On November 1-2, 2005 the US Food and Drug Administration (FDA) held public hearings on direct-to-consumer drug marketing. Since most FDA officials are former or current employees of drug companies, this hearing was pretty much an affair of foxes judging other foxes' chicken coop raiding. Pharmaceutical groups took on consumer groups in debating the influence of drug ads on public health. There have been calls for a moratorium on such ads, or at least review of ads by the FDA before approval for broadcast. The FDA still has the matter under consideration.
Get ready for the holidays: Fight the onslaught of sugar with yummy whole food desserts
After last month's assault on public health (yes, we mean Halloween candy), it's time to fight back with tasty alternatives that are actually good for you and still hit the sweet spot.
First we must mention that Nancy Appleton's list has grown. Now it is: "146 Reasons Why Sugar is Ruining Your Health." If you haven't seen this article, it is a really powerful list - we remember when it was just in the 70's and now she is up to 146 - of ways that sugar can quite literally hasten illness and death. Most convincing is that she footnoted each of the 146 to research articles appearing in the conventional medical literature. The 146 footnotes appear at the end of the 146 shockers about sugar toxicity. For us this is the ultimate weapon of last resort to anyone who is obnoxious about pushing sugar on our kids. It is impossible to read Dr. Appleton's list and not want to give up sugar.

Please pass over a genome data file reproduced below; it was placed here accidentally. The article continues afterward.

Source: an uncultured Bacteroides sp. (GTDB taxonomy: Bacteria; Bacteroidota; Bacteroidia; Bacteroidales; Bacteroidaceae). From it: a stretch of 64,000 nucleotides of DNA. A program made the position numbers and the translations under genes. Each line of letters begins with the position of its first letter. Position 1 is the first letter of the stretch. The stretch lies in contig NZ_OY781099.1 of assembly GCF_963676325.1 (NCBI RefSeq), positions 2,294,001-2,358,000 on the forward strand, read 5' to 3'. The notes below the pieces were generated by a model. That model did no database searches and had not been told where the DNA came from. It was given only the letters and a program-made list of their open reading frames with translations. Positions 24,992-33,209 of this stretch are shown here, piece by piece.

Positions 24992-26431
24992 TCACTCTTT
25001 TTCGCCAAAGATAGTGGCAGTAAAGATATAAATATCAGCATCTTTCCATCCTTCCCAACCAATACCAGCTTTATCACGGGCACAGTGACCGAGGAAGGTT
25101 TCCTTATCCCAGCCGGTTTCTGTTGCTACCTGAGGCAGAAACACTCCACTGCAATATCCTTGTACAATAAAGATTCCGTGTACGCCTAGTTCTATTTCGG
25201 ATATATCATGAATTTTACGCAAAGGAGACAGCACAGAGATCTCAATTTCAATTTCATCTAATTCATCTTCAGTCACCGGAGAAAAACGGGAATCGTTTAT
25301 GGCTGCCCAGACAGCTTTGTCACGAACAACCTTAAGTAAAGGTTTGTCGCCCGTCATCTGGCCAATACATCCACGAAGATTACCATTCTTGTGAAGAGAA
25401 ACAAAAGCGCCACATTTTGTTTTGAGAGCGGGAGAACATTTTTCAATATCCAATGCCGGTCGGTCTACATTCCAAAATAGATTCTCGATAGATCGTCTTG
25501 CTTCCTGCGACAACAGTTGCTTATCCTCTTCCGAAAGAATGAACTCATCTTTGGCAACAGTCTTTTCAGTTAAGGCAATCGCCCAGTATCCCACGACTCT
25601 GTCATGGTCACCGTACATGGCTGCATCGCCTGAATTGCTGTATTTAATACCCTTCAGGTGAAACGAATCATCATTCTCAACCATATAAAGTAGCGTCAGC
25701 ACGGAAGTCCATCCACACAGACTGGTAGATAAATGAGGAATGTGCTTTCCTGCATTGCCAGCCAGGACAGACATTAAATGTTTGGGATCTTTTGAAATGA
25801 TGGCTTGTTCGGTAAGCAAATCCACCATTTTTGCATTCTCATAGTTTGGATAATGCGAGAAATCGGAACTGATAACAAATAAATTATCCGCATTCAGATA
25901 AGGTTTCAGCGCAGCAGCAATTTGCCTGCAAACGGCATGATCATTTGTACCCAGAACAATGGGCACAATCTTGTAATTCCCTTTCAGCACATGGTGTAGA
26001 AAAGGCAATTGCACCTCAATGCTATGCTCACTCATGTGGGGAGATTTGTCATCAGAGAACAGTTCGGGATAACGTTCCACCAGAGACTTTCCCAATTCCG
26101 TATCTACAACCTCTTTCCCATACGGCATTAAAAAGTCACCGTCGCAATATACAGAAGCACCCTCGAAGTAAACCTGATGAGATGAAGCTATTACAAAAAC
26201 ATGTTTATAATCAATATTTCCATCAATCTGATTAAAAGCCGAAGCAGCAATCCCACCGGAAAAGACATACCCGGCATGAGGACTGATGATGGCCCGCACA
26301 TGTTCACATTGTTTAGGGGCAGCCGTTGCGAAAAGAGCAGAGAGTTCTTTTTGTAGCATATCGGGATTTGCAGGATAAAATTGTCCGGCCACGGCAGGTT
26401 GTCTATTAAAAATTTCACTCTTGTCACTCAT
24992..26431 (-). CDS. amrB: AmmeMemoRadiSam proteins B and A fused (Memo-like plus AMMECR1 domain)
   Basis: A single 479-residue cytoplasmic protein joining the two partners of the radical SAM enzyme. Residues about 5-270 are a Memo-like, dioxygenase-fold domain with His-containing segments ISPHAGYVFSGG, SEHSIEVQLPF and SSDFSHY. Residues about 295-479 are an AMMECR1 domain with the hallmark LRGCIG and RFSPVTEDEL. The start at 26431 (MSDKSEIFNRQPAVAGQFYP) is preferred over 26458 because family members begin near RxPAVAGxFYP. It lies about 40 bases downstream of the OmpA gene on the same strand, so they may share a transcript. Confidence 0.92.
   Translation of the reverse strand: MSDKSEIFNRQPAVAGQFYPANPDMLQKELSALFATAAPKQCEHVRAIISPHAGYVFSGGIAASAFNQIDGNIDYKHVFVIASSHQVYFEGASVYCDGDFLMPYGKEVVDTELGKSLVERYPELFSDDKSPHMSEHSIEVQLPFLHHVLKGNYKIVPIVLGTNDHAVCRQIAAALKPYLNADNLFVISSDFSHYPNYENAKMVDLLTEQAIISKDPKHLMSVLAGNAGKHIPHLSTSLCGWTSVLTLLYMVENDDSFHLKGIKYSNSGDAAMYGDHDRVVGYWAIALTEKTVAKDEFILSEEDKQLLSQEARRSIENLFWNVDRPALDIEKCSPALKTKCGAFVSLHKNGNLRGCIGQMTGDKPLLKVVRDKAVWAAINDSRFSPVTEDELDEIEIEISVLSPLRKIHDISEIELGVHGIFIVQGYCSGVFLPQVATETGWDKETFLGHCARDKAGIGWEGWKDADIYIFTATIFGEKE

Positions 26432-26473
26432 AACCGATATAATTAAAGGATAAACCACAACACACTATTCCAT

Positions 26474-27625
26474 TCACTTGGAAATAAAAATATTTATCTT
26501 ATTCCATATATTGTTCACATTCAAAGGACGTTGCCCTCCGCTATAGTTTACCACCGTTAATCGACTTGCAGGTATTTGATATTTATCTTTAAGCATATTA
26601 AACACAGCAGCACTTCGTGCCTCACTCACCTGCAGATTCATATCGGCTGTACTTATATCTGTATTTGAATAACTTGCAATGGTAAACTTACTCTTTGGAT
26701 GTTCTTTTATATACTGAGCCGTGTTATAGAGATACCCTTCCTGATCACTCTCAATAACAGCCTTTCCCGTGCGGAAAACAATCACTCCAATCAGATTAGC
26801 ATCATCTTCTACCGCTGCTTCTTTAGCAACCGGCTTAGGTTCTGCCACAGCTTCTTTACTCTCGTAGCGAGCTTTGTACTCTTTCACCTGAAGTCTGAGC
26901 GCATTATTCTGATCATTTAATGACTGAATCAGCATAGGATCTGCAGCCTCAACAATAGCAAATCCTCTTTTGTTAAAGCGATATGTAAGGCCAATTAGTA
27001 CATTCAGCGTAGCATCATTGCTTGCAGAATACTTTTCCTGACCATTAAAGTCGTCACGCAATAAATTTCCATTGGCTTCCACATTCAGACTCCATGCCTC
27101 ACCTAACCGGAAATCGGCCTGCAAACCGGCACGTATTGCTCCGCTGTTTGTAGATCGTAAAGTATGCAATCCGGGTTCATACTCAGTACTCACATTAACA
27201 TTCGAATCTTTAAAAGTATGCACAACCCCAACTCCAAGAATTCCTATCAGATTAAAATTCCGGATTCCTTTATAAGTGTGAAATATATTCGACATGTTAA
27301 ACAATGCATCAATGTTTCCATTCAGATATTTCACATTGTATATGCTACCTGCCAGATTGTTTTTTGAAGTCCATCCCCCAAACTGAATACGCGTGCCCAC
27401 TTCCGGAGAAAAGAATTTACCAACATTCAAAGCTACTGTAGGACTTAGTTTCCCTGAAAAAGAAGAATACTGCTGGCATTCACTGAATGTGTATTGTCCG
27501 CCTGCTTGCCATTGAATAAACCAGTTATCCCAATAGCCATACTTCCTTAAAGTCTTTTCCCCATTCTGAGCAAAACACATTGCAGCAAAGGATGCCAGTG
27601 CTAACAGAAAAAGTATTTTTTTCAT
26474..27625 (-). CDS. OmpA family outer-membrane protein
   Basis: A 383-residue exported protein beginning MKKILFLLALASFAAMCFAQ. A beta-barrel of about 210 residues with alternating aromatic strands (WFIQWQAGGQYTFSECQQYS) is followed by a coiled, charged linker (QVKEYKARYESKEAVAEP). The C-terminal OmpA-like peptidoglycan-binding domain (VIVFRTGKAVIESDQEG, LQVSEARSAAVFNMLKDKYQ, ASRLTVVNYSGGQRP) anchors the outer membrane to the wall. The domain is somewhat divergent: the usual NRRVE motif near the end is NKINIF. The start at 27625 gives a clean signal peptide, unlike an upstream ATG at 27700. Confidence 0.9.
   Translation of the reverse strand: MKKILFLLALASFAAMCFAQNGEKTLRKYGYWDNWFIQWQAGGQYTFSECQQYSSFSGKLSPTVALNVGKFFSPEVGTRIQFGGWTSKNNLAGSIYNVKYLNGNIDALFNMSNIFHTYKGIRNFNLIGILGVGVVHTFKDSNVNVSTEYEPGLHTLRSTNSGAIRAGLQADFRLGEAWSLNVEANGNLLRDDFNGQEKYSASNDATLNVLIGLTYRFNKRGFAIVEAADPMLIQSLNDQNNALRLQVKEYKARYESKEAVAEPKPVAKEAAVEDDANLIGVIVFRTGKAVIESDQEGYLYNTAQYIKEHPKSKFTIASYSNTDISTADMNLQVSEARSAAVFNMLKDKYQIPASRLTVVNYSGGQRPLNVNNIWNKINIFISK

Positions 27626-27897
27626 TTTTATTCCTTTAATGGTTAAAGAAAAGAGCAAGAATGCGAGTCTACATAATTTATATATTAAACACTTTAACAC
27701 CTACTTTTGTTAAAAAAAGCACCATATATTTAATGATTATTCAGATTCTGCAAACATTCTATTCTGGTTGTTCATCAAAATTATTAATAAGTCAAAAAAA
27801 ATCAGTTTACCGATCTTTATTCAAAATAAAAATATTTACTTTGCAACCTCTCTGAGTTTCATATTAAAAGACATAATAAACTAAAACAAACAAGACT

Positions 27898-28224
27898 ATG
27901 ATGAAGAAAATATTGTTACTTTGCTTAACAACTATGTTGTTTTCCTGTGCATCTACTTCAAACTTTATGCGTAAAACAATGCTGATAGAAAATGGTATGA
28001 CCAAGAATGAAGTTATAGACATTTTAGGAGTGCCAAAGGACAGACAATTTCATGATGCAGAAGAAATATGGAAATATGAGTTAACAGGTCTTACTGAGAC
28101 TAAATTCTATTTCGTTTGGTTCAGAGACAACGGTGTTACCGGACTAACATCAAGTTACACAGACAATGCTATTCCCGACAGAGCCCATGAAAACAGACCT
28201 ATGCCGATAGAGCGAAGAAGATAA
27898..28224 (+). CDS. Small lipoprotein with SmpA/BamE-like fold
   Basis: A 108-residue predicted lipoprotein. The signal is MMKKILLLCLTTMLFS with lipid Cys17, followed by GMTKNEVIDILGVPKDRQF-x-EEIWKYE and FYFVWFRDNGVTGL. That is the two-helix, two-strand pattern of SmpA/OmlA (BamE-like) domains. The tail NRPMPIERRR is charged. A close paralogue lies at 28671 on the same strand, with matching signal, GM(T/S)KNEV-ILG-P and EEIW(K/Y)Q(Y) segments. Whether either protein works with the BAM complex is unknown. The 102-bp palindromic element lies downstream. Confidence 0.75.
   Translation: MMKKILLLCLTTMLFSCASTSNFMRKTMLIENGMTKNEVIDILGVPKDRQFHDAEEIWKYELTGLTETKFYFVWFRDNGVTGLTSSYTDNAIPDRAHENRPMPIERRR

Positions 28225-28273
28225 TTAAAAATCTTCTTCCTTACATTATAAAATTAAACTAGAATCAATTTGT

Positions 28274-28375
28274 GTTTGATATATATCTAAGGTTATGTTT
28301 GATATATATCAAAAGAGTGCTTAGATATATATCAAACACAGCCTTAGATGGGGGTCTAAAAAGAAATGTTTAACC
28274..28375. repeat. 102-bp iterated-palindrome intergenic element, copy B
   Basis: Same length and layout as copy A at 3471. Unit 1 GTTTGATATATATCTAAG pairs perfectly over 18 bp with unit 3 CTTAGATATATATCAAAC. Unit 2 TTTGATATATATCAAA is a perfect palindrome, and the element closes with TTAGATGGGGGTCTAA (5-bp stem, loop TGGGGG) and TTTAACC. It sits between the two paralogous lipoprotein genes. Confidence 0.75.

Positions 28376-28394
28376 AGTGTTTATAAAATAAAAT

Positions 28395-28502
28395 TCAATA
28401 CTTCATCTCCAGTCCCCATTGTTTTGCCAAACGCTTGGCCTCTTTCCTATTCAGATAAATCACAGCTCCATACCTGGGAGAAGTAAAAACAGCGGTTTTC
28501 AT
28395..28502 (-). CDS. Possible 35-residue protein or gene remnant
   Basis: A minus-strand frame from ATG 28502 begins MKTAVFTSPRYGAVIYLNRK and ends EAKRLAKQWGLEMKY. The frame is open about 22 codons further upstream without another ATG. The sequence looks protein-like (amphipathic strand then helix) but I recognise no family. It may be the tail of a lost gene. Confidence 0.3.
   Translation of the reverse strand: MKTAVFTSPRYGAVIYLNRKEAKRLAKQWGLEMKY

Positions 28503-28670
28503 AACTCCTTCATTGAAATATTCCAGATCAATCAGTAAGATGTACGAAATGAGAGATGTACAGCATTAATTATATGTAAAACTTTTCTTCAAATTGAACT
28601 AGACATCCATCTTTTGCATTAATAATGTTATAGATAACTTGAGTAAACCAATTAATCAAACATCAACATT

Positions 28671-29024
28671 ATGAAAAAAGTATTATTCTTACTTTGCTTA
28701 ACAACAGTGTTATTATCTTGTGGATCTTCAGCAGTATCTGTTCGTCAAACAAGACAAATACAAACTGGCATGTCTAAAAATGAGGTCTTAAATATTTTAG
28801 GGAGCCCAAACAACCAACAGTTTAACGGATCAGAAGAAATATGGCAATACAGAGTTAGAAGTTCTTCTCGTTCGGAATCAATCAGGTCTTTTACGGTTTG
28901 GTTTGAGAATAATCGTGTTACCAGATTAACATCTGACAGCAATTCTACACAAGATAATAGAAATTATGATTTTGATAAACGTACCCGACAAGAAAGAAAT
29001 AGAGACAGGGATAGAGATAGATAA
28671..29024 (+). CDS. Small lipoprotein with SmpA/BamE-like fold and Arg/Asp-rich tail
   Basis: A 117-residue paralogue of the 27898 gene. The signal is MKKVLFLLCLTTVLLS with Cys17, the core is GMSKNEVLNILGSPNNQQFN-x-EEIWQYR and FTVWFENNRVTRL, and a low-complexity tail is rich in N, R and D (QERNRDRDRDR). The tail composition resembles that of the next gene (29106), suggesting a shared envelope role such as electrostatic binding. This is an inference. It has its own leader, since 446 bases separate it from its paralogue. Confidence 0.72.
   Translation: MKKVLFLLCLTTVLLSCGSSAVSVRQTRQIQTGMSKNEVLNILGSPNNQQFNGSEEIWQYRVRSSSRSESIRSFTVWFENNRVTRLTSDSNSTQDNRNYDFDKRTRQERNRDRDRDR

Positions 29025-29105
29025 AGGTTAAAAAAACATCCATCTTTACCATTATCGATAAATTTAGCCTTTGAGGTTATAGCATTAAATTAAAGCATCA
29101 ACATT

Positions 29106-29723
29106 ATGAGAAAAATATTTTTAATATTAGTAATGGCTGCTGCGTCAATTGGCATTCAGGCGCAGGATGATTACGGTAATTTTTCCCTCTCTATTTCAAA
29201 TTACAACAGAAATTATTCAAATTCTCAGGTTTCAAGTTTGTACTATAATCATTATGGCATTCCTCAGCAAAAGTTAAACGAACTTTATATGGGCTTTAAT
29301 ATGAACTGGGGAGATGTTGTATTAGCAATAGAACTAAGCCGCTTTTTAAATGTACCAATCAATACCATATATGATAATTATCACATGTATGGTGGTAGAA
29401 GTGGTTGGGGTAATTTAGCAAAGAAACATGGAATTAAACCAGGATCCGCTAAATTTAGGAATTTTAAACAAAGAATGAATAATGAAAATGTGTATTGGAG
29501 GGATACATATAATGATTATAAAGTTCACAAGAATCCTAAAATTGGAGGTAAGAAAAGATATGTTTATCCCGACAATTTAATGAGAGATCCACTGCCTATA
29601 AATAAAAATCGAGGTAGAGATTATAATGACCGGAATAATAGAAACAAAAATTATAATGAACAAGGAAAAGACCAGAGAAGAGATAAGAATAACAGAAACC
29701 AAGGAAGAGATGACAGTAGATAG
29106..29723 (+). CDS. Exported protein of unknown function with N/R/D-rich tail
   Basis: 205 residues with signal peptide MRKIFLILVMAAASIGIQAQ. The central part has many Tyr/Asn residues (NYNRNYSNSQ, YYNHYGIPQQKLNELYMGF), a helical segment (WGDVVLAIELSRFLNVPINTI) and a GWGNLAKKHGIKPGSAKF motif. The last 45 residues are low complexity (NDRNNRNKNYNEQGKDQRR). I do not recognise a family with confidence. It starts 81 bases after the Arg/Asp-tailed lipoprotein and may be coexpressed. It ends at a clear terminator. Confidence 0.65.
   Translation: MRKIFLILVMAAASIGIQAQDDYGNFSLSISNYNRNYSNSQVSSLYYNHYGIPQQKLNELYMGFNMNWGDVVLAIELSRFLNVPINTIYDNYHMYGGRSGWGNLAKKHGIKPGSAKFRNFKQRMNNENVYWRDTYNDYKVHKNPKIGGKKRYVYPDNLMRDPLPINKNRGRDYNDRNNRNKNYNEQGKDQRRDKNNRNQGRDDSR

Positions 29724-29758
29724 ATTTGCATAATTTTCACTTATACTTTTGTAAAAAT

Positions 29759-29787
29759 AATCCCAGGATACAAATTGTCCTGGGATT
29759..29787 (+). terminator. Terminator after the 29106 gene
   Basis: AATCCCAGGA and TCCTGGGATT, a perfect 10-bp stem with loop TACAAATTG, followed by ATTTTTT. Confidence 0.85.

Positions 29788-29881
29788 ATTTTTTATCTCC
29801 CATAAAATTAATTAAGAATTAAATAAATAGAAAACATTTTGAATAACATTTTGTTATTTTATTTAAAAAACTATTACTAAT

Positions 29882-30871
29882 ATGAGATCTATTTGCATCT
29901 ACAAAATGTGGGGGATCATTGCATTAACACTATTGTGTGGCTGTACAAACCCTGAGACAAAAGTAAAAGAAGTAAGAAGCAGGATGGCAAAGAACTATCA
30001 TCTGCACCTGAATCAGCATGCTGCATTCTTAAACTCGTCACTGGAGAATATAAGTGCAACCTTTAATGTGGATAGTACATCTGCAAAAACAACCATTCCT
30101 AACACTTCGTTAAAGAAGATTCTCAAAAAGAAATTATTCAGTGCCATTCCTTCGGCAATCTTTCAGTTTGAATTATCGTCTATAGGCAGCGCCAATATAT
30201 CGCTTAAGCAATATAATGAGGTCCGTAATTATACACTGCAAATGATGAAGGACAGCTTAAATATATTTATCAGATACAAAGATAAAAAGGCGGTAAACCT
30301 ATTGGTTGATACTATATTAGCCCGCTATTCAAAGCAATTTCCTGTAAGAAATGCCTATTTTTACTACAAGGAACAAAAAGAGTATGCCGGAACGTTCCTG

For more tactful and pleasant social situations, however, we usually don't have to pull out that big gun. Rather, we woo them and tempt them with our very tasty desserts.
Here is one that makes a deep-down satisfying combination of two seasonal harvests: This is for a single serving.
Dates and pecans
- 1 or 2 dates
- 1/3 cup pecans
- cream to partly cover
Pit and chop dates into small pieces. Add pecans and stir till date pieces are well distributed. Add cream.
And here is one that will hold its own at anyone's birthday party, an "ice cream" that does not commit the 146 sins referenced by Nancy Appleton, and does a lot of good for you besides:
Chocolate from Marz
- a frozen banana (first peeled and cut into chunks)
- a 1-2" square of unsweetened (baking) chocolate (Ghirardelli's works best for this, because it is thin and more breakable than the others.)
- dash of nutmeg
- 1/4 teaspoon vanilla
- 1 tablespoon flaxseeds
- 2 tablespoons walnuts
- 2 tablespoons water
Naturopathic physician Russell Marz, ND, agreed to share this recipe with us, which is especially appreciated for the high quality omega-3 fatty acids contained in the flax and walnuts as well as the antioxidants that have been found in chocolate. Mix all ingredients in a high-powered blender, such as a Cuisinart, till consistent. This dessert has an ice cream-like texture. For birthday celebrations it would make a good substitute for cake and ice cream.